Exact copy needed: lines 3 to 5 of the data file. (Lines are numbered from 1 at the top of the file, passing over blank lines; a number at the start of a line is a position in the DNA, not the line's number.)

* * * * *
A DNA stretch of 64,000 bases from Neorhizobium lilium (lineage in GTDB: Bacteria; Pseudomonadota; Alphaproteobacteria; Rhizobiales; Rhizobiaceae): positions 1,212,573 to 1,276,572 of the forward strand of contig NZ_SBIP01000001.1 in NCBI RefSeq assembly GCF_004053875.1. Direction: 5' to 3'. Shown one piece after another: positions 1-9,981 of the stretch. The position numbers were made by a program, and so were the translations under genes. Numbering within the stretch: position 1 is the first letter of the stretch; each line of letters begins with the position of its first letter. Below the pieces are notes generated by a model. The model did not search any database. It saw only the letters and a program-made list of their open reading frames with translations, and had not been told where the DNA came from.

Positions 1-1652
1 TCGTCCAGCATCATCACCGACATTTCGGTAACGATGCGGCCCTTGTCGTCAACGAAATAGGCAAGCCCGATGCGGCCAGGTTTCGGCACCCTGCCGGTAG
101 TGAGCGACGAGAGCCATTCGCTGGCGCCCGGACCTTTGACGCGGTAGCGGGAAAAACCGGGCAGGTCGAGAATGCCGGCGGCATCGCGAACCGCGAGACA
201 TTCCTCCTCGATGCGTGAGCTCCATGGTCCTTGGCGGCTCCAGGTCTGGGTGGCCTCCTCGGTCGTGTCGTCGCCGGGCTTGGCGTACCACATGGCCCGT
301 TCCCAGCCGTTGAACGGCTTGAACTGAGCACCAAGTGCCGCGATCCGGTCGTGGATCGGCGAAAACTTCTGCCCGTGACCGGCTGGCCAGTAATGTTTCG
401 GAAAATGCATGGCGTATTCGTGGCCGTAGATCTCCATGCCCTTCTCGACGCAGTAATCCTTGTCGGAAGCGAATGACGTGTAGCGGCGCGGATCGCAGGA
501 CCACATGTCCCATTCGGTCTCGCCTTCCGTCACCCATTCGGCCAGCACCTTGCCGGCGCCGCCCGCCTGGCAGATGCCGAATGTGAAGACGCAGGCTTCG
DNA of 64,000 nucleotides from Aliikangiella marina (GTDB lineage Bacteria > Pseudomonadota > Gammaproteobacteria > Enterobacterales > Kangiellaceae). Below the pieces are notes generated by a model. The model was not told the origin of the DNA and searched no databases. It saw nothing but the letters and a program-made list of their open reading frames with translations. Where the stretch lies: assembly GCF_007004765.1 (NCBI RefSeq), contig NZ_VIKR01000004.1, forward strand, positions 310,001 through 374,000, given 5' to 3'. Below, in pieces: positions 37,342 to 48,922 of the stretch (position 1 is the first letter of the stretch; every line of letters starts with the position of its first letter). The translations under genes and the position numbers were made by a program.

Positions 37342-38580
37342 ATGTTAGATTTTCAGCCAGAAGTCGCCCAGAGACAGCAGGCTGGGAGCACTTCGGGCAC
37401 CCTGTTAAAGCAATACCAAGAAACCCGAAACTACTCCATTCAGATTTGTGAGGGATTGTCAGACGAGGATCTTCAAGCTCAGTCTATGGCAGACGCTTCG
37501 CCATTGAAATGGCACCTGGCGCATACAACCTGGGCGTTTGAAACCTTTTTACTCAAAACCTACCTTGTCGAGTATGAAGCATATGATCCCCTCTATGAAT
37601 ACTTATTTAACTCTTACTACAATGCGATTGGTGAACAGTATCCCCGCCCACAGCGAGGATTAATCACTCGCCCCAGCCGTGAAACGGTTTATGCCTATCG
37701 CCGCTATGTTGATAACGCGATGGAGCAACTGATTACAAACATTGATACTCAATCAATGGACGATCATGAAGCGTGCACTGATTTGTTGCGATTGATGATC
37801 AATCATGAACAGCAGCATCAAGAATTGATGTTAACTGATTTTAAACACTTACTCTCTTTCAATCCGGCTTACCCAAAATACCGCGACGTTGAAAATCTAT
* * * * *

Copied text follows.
1 TCGTCCAGCATCATCACCGACATTTCGGTAACGATGCGGCCCTTGTCGTCAACGAAATAGGCAAGCCCGATGCGGCCAGGTTTCGGCACCCTGCCGGTAG
101 TGAGCGACGAGAGCCATTCGCTGGCGCCCGGACCTTTGACGCGGTAGCGGGAAAAACCGGGCAGGTCGAGAATGCCGGCGGCATCGCGAACCGCGAGACA
201 TTCCTCCTCGATGCGTGAGCTCCATGGTCCTTGGCGGCTCCAGGTCTGGGTGGCCTCCTCGGTCGTGTCGTCGCCGGGCTTGGCGTACCACATGGCCCGT